North American Butterflies and Moths List

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Butterflies of North America

Bog Copper (Lycaena epixanthe)
JPG -- species photo

Bog Copper (Lycaena epixanthe [Boisduval & LeConte])

Wing span: 7/8 - 1 inch (2.2 - 2.5 cm).

Identification: Upperside of male brownish with purple iridescence; female dull gray-brown. Underside of both sexes white or pale tan; hindwing with very small black spots and red zigzag border on outer margin.

Life history: Males perch on low plants to watch for females. Eggs are laid singly at base of host plant; caterpillars feed on shoots and leaves. First-stage caterpillars overwinter in their eggs, often underwater.

Flight: One flight from June-September.

Caterpillar hosts: Shrubby cranberries in the heath family (Ericaceae).

Adult food: Water from raindrops and nectar from cranberry flowers.

Habitat: Acid bogs with cranberries and other Ericaceae.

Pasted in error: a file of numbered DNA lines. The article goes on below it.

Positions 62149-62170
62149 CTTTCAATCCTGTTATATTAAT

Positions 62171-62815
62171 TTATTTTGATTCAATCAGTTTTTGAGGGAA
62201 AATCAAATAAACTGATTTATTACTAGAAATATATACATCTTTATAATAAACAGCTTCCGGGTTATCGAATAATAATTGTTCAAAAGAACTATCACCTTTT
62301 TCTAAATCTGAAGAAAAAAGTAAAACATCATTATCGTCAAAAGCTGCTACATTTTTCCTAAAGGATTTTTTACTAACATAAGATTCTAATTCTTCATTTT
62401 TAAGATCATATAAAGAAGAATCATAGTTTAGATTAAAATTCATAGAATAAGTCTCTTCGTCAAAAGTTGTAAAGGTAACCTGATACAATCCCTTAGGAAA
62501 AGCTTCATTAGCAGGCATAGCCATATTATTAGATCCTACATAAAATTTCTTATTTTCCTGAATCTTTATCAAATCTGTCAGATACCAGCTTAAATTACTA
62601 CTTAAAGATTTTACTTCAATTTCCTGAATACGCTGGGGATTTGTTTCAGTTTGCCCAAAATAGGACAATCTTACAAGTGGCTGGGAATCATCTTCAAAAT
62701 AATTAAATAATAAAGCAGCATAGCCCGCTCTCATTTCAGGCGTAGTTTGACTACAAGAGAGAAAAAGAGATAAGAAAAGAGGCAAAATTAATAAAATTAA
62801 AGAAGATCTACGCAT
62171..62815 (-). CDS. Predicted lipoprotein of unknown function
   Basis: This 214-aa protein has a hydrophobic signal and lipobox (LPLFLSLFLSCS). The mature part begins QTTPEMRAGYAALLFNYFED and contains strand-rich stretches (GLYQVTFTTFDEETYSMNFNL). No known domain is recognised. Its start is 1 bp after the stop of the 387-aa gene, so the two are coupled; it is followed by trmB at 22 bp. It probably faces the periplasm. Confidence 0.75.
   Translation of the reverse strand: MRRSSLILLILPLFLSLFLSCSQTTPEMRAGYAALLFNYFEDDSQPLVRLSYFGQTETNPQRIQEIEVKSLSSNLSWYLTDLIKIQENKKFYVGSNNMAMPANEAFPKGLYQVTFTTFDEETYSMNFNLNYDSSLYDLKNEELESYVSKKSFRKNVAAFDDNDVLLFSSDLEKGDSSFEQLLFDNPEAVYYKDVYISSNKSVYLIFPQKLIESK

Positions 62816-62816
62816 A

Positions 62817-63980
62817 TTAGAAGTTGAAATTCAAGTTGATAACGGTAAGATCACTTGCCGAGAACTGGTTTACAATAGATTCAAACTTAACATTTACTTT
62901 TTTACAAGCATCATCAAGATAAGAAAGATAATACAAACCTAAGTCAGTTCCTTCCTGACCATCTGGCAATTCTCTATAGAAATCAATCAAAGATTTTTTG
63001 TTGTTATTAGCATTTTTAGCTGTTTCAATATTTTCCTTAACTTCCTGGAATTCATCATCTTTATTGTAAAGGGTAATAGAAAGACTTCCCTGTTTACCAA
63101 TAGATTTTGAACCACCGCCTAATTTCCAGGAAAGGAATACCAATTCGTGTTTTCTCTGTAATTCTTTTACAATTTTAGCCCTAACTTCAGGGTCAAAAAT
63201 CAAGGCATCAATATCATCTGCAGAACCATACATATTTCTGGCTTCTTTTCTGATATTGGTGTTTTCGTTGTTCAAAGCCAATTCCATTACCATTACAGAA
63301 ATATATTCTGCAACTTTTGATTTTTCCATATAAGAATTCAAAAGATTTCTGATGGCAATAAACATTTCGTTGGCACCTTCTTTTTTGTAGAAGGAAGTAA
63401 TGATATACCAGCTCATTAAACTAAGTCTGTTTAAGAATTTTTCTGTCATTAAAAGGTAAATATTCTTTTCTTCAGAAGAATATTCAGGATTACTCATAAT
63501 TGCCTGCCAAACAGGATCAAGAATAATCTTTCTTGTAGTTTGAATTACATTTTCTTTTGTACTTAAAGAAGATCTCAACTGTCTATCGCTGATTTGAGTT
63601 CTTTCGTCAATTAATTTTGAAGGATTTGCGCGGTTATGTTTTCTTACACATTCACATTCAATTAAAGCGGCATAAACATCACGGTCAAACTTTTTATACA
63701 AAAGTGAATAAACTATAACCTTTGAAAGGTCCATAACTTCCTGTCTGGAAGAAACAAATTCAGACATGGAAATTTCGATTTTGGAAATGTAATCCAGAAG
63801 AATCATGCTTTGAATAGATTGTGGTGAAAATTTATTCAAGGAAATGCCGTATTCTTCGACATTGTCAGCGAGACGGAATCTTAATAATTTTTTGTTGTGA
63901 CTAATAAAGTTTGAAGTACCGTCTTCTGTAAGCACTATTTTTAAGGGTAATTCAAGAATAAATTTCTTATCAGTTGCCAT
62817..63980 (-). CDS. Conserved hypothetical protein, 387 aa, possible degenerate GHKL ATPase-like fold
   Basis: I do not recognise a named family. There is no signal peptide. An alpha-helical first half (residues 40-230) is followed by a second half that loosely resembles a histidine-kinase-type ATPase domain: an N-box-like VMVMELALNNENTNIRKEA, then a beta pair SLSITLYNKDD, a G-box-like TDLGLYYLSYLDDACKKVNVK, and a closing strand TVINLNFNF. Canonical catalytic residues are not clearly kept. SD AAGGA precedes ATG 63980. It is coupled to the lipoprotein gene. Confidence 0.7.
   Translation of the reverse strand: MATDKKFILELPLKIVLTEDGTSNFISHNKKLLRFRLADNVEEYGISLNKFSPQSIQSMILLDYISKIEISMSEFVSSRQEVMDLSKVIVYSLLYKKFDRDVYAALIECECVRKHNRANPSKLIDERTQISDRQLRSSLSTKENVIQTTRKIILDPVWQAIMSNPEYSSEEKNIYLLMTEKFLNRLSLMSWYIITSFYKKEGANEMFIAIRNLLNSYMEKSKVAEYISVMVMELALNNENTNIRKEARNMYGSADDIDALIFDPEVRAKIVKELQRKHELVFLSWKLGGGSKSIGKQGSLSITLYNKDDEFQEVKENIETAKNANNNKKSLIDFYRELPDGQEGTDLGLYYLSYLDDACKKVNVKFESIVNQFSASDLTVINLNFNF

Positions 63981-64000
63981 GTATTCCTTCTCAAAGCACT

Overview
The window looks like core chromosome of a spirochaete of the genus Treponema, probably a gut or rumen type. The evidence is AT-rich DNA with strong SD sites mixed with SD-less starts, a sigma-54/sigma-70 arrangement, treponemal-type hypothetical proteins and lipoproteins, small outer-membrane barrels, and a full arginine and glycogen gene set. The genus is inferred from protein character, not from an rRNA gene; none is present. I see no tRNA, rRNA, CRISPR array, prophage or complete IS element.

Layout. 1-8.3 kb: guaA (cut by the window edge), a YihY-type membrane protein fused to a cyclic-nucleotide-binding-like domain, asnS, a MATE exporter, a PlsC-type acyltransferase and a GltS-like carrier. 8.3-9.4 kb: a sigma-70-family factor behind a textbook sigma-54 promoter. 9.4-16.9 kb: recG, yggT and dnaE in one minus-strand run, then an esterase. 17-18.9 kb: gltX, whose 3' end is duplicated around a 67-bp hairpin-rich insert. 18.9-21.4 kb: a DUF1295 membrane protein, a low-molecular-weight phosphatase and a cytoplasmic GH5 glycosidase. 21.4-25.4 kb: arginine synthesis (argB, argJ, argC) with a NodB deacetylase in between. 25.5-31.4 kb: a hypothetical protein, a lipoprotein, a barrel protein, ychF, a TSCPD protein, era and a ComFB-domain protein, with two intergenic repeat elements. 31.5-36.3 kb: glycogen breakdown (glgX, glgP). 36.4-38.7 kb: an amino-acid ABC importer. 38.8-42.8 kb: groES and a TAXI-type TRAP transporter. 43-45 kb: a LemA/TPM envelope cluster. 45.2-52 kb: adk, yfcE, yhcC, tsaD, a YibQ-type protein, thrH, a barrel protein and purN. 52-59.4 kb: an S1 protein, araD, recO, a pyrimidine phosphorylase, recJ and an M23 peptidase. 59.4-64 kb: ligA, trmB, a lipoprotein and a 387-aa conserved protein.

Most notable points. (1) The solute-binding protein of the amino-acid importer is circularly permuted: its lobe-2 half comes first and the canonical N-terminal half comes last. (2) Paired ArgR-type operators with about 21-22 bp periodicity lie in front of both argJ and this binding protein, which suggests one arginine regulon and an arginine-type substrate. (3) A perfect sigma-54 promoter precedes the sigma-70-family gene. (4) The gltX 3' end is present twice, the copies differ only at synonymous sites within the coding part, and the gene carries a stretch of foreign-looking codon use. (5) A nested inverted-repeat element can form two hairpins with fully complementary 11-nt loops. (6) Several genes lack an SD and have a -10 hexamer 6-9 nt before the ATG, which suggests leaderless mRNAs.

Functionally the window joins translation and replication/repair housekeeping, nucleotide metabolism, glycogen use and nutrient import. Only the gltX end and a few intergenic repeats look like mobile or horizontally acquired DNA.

Range: Maine south to New Jersey and West Virginia; west through northern Great Lake states and Ontario.

Conservation: Habitat is sensitive and subject to draining or conversion to commercial use.

The Nature Conservancy Global Rank: G4 - Apparently secure globally, though it might be quite rare in parts of its range, especially at the periphery.

Management needs: Conserve habitats of known populations.


Opler, P. A. and V. Malikul. 1992. A field guide to eastern  butterflies. Peterson 
    field guide #4. Houghton-Mifflin Co.,  Boston. 396 pages, 48 color plates.

Scott, J. A. 1986. The butterflies of North America. Stanford  University Press, 
    Stanford, Calif. 583 pages, 64 color plates.

Author: Jane M. Struttmann

Bog Copper (Lycaena epixanthe)
distribution map
map legend

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